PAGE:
The new app can be found under the name Qemu Automated Root, and using it is a simple ordeal. Y0u simply need to make sure that you have the correct drivers installed on your PC, which also happen to be provided in the thread. So, if this is what you were waiting for to make the jump to the HD 7 while laughing at Amazon’s misfortune, take it for a spin. If you truly need some hand holding to do this, XDA Forum Member reverendkjr has posted a video on how to root the device.

 This tool will root your device based on my qemu local.prop root method.

You can find more information in the original thread and relevant AP article.

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[Thanks to jcase for the tip!]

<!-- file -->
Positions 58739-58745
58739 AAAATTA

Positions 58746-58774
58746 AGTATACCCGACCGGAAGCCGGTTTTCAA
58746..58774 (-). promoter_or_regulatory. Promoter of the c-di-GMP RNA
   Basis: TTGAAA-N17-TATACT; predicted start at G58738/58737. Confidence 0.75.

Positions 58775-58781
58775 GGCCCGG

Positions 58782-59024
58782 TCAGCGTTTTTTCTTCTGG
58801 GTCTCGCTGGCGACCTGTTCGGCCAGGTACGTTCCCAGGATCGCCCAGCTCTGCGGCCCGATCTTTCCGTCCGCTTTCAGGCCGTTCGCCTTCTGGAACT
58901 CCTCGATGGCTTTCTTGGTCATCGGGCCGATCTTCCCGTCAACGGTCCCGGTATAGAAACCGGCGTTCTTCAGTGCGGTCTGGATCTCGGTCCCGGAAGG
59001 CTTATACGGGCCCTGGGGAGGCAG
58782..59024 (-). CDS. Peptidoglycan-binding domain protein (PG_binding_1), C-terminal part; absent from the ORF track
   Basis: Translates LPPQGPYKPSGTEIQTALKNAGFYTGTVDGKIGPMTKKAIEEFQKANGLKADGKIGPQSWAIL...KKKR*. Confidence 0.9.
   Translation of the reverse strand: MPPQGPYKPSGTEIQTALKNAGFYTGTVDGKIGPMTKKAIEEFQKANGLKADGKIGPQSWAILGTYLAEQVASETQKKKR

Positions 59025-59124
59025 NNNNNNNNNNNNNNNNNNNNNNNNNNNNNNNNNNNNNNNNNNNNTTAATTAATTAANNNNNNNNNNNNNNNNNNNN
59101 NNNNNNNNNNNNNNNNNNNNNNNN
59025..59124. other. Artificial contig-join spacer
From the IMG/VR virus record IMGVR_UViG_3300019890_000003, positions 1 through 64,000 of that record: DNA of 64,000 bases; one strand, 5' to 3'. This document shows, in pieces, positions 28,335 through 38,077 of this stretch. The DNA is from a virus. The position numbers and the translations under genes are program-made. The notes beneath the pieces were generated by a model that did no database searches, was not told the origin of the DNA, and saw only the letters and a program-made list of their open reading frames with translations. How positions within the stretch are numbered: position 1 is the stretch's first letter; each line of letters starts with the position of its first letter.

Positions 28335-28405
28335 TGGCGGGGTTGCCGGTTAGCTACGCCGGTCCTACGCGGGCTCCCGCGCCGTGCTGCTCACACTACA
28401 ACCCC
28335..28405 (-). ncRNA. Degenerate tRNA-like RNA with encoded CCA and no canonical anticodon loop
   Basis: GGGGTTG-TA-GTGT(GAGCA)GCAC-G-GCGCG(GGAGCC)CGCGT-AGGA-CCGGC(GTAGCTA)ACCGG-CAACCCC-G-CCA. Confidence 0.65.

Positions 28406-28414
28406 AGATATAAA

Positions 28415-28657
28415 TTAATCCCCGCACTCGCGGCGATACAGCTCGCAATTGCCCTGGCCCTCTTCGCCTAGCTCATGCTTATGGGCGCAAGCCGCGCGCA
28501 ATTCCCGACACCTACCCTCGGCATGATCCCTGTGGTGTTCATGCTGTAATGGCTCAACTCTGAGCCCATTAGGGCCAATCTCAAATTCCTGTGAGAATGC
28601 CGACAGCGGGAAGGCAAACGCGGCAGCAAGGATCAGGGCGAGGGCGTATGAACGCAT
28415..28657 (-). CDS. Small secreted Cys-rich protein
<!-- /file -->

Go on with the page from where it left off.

nativesd

The HTC HD2 is one of those devices that has made history on XDA due to the durable and long lasting body, great hardware, and its incredible versatility. Since it was originally ported back in the 2010-2011 time frame, Android has only been getting better and better, not to mention faster on the device. It went from running from the SD card to running from NAND in a short period of time. However, people wanted more responsiveness and smoothness out of the device. They wanted a closer experience to an actual Android device, without losing the flexibility of Windows Mobile. After thinking about it long and hard, XDA Recognized Contributors securecrt and Xylograph put their heads together and came up with a new way of flashing ROMs onto the device (be it WM or Android). Introducing NativeSD.